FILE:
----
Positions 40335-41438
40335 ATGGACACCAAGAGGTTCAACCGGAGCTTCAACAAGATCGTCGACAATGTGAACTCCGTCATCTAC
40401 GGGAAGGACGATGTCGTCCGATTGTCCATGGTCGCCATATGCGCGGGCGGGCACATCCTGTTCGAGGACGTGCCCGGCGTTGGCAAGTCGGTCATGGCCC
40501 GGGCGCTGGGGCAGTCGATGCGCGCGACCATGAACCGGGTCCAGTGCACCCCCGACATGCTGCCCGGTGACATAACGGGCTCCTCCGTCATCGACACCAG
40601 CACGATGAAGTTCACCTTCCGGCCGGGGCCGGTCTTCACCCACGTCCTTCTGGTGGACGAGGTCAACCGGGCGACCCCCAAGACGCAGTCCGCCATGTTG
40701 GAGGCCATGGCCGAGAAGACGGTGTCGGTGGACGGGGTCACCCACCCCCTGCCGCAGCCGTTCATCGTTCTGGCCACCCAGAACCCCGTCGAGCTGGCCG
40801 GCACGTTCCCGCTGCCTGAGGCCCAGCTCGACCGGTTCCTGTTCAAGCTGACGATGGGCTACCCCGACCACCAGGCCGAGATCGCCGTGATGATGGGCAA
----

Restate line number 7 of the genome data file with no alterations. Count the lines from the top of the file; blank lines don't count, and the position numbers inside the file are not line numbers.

40801 GCACGTTCCCGCTGCCTGAGGCCCAGCTCGACCGGTTCCTGTTCAAGCTGACGATGGGCTACCCCGACCACCAGGCCGAGATCGCCGTGATGATGGGCAA